Today’s NBA stars, though, are fashionistas. Elite players like LeBron James, Dwyane Wade and Russell Westbrook are known almost as much for their moves in the fashion world as they are on the NBA court.

A recent Rolling Stone article described how it’s common for NBA players to wear spectacles, cardigans and pink blazers. In the article, GQ “Style Guy” Mark Anthony Green said NBA superstars “are the most stylish group of athletes of all time.” He, too, traces that to the NBA’s mandatory dress code.

“When the dress code came, players had to wear suits, and there wasn’t any way around that,” Green said. “But guys in the NBA are competitive. So, one guy buys a Valentino suit, and the next one does. Now if you’re a top NBA player, you have to look the part off the court. And if you’re not a top player, you still want to look like one. A rookie at some random team wants to dress like LeBron James so that they look the part.”

So why — when the men who live at the pinnacle of modern fame have traded sag for glam — are some people, like the young men in downtown Atlanta, still sagging?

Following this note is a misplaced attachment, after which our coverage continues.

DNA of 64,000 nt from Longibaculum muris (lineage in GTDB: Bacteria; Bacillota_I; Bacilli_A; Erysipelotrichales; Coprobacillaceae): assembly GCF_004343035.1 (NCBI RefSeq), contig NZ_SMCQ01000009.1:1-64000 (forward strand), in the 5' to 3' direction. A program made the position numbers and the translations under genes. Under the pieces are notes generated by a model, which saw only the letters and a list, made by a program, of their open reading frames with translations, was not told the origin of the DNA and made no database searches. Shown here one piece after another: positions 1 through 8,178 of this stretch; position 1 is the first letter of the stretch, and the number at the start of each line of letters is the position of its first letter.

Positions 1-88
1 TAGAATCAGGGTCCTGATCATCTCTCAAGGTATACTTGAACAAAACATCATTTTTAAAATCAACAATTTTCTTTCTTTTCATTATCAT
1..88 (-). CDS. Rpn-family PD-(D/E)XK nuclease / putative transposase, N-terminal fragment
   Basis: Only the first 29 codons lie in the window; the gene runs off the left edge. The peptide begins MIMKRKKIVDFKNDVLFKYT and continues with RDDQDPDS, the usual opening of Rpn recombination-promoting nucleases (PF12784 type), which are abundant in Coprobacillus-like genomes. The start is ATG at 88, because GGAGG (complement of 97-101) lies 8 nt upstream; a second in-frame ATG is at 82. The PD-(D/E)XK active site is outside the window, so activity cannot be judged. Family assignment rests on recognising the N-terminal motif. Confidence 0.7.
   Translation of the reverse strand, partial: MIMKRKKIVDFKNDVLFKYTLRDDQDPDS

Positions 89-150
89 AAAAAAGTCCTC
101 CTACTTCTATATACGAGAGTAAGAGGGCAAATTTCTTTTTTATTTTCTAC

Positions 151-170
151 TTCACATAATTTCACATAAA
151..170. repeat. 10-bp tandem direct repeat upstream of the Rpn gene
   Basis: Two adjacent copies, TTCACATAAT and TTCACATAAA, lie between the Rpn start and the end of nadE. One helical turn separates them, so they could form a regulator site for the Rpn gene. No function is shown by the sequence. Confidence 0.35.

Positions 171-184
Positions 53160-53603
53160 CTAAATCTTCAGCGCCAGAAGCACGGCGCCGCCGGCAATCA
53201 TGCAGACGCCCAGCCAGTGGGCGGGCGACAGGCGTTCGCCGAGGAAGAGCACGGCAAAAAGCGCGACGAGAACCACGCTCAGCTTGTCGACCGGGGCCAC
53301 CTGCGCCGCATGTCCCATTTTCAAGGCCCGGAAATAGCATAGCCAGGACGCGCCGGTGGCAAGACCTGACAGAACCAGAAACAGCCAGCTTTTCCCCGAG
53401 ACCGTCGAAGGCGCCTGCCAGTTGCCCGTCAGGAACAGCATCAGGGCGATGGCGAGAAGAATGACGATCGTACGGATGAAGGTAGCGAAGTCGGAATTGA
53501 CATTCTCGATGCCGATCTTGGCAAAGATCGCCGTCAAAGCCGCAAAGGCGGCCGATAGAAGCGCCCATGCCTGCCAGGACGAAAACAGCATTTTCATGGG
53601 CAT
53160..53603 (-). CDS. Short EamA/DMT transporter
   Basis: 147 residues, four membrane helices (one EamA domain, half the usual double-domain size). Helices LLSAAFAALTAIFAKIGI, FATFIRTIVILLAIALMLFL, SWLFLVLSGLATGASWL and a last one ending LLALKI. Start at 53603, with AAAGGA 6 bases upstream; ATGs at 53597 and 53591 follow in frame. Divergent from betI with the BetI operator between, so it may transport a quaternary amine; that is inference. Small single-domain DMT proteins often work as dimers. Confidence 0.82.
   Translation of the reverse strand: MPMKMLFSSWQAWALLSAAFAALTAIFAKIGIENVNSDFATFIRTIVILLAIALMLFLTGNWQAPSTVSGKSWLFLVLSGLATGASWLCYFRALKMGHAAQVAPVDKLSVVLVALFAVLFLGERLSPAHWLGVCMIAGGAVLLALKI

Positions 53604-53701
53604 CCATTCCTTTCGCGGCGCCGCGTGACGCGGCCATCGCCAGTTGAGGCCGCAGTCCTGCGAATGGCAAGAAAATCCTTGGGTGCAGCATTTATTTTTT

Those holdouts, Smith-Strickland said, are the fashion world’s equivalent of people who didn’t get the memo: They don’t follow fashion trends, and “it really takes a long time for the trickle-down effect to get to them.”

‘The body is your space’

For those hanging onto the waning trend, sagging remains an act of defiance, said Ford.

“When you’re already on the margins, (sagging) is your way of giving the middle finger to the sensitivities of the very system that oppresses you,” she said.

And that defiance can manifest itself in all kinds of ways. Black men on the margins know their bodies are often seen as objects of threat, but they turn them into works of art, adorning themselves with gold teeth, do-rags and colorful tattoos.

“Because you know as soon as you leave home you could be unduly harassed, assaulted, you could be pulled over and frisked for no reason and you might die before you make it home,” Ford said. “You have to be able to find some joy, some kind of pleasure, and styling your body gives you that.

“The body is your space where you have some modicum of agency, where you can keep your sense of self intact,” she said.

If what Ford said is true, then don’t be surprised if another form of fashion innovation springs from black urban America and irritates broad swaths of the American public.

Politicians will be outraged. Billboard campaigns will ensue. Adults will turn their heads in dismay. They won’t complain about “sagging” anymore, but it will be something else.

So get ready. The whole cycle of outrage could churn once again.